Trying to head off a proposal to reinstate the military draft, the Pentagon on Monday disputed charges that blacks and poorer Americans bear an unfair burden in fighting the country's wars.
"Contrary to myth, data show that the enlisted force is quite representative of the civilian population," the Defense Department said in an 11-page paper arguing the merits of the all-volunteer force that has been in place for nearly 30 years.
The position paper was in response to a proposal by Rep. Charles B. Rangel (D-N.Y.) to require military and other types of national service.
A veteran of the Korean War and opponent of military action in Iraq, Rangel says he believes members of Congress would be less likely to support war against Saddam Hussein if their children were the ones to be put in harm's way.
He said late last month that military service should be a "shared sacrifice" asked of all able young Americans and that minorities make up a "disproportionate number" of troops.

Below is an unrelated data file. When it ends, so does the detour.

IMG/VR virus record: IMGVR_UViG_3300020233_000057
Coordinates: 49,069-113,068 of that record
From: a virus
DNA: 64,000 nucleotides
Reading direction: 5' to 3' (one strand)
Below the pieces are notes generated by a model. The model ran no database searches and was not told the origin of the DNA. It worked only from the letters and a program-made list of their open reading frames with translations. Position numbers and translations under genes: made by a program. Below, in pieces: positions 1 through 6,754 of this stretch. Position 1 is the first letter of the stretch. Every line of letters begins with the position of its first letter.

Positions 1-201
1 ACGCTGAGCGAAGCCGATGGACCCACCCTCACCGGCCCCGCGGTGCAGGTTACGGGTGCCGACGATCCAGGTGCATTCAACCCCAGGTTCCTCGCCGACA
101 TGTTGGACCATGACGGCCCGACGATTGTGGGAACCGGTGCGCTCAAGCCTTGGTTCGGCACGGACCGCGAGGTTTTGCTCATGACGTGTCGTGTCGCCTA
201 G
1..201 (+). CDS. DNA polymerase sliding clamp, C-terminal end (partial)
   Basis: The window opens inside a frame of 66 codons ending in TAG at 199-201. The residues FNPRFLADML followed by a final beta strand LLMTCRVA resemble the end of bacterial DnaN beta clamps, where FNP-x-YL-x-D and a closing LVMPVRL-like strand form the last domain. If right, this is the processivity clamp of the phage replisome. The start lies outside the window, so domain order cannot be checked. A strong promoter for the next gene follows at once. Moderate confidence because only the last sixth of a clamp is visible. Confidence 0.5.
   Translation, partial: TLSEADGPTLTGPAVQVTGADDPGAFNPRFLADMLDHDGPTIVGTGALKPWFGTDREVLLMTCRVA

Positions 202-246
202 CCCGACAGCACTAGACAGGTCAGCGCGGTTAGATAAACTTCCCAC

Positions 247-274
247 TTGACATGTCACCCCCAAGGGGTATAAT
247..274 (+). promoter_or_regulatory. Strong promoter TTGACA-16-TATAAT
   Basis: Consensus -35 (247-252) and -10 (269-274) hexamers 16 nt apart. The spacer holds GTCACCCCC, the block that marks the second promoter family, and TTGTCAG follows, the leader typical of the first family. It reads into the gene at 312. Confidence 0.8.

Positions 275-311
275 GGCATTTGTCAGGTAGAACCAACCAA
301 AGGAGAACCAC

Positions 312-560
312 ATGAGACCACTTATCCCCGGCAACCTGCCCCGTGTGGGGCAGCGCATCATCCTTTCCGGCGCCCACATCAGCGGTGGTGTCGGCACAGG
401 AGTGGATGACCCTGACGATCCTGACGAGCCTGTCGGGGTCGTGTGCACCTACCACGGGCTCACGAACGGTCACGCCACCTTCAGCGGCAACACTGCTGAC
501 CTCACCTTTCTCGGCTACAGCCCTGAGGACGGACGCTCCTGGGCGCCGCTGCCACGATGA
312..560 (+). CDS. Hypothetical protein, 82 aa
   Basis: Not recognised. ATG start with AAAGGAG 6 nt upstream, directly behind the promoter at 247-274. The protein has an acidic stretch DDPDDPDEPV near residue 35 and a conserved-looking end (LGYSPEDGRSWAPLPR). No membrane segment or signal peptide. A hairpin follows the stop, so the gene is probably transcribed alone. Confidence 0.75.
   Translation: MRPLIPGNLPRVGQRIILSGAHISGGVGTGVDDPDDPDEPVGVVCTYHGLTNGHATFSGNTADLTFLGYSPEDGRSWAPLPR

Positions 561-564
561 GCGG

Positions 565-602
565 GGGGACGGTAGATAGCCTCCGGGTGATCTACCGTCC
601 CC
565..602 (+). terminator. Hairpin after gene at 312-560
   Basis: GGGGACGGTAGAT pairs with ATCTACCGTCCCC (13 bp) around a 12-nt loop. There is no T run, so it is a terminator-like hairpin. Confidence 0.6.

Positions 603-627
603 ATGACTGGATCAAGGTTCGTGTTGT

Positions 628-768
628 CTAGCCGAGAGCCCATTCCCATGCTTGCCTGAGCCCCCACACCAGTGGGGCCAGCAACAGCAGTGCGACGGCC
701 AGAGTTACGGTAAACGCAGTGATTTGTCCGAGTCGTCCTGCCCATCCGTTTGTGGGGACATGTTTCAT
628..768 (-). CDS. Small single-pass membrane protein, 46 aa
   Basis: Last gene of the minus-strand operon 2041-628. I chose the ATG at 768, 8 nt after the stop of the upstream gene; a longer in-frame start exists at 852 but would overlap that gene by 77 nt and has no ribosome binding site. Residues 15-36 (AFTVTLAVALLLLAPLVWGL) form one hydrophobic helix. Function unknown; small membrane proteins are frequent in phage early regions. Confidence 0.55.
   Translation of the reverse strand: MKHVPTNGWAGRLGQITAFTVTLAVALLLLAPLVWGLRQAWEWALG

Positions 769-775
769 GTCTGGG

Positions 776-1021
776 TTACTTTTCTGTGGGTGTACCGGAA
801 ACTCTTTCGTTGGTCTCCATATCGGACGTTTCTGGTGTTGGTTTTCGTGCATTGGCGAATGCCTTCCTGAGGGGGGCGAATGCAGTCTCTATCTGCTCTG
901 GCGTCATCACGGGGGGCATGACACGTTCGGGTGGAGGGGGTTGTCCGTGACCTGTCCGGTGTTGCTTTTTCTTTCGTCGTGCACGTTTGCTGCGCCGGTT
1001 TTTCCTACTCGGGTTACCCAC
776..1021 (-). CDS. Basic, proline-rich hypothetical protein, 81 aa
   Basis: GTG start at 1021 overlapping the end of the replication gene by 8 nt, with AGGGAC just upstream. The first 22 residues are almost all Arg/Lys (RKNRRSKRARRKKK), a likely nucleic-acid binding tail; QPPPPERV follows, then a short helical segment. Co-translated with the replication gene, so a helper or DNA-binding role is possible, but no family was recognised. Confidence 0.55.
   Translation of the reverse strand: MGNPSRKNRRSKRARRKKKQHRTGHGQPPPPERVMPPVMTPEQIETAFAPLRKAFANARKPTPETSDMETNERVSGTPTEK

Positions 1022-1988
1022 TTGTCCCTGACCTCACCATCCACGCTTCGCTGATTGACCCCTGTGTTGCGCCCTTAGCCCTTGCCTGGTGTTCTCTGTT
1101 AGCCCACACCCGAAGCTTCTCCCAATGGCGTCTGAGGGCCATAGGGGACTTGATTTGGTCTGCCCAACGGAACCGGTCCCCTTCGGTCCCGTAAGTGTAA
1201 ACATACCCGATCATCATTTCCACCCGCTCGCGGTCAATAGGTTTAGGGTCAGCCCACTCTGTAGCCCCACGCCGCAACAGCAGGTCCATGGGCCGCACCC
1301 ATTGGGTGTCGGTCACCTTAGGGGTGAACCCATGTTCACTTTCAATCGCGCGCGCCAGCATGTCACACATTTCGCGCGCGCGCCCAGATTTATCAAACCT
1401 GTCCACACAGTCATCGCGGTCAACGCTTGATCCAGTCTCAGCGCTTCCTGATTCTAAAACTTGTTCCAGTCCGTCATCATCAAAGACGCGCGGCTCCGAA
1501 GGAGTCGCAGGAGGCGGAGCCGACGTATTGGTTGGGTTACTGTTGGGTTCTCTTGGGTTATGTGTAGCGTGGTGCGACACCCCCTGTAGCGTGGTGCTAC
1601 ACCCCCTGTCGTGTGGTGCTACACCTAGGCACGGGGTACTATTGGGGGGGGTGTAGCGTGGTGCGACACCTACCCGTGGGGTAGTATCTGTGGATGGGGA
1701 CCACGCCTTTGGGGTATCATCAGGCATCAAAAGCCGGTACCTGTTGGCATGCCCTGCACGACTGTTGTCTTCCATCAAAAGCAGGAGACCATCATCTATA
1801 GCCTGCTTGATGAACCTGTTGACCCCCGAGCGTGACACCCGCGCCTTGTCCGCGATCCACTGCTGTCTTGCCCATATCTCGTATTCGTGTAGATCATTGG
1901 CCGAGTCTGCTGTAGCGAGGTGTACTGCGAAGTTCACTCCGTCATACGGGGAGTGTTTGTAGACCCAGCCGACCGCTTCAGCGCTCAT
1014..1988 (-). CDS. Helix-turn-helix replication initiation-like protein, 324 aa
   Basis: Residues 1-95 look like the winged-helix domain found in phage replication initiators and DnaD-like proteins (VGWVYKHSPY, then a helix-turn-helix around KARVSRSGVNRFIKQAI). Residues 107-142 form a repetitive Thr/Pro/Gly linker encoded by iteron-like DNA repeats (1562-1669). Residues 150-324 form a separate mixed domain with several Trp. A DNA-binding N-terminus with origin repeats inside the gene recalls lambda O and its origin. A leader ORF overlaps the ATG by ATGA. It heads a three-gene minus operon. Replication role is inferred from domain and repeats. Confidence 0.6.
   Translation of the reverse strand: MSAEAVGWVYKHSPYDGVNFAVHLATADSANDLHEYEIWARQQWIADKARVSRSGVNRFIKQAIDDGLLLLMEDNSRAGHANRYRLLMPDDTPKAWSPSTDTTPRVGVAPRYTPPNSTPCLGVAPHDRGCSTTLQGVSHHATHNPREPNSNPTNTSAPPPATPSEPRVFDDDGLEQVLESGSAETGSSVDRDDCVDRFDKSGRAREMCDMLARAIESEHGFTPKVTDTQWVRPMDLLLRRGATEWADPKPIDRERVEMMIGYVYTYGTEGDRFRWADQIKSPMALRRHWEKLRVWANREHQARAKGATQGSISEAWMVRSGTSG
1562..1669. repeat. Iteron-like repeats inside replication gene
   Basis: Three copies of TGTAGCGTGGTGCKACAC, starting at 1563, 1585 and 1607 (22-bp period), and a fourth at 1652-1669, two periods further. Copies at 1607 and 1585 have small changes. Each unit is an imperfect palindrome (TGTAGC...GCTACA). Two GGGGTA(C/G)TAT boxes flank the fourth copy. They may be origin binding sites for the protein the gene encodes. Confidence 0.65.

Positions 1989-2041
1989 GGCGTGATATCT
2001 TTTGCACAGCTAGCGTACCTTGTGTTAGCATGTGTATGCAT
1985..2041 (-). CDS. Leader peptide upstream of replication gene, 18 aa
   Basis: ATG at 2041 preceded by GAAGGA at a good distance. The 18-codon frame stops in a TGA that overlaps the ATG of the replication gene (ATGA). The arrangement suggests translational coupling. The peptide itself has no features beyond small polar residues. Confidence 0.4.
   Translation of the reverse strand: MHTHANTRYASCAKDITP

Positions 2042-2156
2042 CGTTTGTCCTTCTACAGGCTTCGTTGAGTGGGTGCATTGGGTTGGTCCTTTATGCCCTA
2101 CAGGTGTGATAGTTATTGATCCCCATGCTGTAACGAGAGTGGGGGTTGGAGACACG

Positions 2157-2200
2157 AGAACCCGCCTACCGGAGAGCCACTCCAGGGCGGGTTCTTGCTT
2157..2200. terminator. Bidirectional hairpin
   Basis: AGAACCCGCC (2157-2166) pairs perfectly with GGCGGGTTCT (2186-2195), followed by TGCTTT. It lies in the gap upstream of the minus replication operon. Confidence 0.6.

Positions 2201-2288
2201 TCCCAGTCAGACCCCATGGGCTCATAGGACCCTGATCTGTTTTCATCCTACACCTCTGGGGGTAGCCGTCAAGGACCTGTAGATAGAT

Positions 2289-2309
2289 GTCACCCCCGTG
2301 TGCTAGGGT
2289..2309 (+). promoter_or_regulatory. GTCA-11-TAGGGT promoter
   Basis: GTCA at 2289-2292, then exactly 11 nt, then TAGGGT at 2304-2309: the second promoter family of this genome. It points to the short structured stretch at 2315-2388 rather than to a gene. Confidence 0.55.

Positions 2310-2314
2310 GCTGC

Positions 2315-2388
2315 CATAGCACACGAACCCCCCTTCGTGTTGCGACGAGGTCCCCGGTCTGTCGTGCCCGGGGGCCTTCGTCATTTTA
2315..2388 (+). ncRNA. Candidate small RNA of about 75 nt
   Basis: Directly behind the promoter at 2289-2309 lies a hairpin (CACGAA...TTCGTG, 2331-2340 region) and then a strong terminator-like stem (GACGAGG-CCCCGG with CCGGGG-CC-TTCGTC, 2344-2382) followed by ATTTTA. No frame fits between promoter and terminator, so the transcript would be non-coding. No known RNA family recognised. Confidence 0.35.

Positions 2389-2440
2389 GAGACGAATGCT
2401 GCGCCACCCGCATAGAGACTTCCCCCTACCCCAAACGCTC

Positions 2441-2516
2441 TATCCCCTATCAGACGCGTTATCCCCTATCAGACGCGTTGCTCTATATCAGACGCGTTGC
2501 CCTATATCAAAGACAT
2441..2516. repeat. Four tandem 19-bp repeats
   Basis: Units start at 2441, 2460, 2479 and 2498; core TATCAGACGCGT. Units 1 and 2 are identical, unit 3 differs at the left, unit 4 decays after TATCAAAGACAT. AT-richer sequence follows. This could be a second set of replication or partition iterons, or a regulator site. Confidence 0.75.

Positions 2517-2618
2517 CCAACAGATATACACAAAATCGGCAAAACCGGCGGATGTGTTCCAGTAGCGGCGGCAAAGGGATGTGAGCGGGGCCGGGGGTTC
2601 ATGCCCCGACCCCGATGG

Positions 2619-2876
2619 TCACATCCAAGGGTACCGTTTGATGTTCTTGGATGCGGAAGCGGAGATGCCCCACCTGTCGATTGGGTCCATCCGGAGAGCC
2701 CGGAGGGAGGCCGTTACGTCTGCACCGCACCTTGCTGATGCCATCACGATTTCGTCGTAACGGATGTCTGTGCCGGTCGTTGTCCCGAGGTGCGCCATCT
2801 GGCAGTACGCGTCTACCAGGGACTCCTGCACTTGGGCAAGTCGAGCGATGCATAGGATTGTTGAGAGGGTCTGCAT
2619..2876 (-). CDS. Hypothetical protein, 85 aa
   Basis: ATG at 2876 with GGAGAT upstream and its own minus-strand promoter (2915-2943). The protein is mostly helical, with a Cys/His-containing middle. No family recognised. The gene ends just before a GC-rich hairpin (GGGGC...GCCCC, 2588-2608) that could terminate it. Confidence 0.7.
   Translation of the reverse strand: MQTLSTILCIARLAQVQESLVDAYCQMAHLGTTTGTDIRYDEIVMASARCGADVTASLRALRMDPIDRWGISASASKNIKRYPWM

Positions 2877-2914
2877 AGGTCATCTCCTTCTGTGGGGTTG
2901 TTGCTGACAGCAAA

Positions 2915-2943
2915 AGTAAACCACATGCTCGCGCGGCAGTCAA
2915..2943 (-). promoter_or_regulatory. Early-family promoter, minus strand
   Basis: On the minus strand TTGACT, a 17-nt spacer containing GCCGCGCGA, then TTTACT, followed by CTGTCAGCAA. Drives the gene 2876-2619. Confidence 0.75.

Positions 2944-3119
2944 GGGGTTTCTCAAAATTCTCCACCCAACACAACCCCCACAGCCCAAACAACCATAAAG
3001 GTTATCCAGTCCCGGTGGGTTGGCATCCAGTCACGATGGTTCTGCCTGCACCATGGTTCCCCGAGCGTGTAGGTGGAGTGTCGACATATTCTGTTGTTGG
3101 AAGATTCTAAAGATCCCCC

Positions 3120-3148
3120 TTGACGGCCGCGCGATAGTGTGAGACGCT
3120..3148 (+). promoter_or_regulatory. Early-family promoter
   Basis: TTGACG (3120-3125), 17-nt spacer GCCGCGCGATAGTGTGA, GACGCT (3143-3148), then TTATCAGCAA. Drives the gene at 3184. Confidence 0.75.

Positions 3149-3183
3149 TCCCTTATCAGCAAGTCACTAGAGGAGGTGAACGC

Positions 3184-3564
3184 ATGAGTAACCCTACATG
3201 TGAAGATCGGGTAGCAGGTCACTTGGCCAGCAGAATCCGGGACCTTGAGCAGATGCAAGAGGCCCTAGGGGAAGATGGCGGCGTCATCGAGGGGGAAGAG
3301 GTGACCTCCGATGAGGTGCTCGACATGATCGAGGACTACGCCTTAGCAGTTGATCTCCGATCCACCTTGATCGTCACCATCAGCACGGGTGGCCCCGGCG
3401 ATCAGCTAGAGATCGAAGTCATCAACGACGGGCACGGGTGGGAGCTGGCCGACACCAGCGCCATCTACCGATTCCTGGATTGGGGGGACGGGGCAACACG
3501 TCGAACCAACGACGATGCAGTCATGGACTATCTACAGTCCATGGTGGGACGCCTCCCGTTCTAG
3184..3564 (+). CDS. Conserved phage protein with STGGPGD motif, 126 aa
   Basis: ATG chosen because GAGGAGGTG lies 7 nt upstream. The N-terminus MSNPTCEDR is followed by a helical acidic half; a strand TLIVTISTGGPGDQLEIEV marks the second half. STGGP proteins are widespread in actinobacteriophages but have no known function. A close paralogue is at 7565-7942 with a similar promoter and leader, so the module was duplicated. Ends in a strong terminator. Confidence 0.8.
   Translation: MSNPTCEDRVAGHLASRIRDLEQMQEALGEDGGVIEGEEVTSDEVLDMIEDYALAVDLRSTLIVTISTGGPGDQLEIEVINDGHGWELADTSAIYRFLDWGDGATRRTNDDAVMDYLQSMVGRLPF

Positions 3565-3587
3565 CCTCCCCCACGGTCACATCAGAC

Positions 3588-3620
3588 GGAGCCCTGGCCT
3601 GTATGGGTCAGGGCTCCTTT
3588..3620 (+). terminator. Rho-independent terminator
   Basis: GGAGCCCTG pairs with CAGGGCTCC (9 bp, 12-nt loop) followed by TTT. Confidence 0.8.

The Pentagon countered Monday that while blacks make up 20% of enlistees and only 12% to 14% of the general recruit-age population, there tend to be fewer in combat jobs. They make up 15% of the combat force, while accounting for 36% of support and administration and 27% of medical and dental positions, the Pentagon said, citing a 1999 report.
On social and economic status, the Pentagon said 22% of recruits have fathers with a college education, compared to 30% of the general population in their age group.
The paper was released at an hourlong briefing by a senior Defense official who appeared before reporters on the condition that he not be identified by name.
Saying America's armed forces today are more professional and efficient because they are composed of volunteers, the official said military leaders are "horrified by Mr. Rangel's proposal to return to the days when people were forced to serve."
Under the current system, young people are still required to register with the Selective Service System.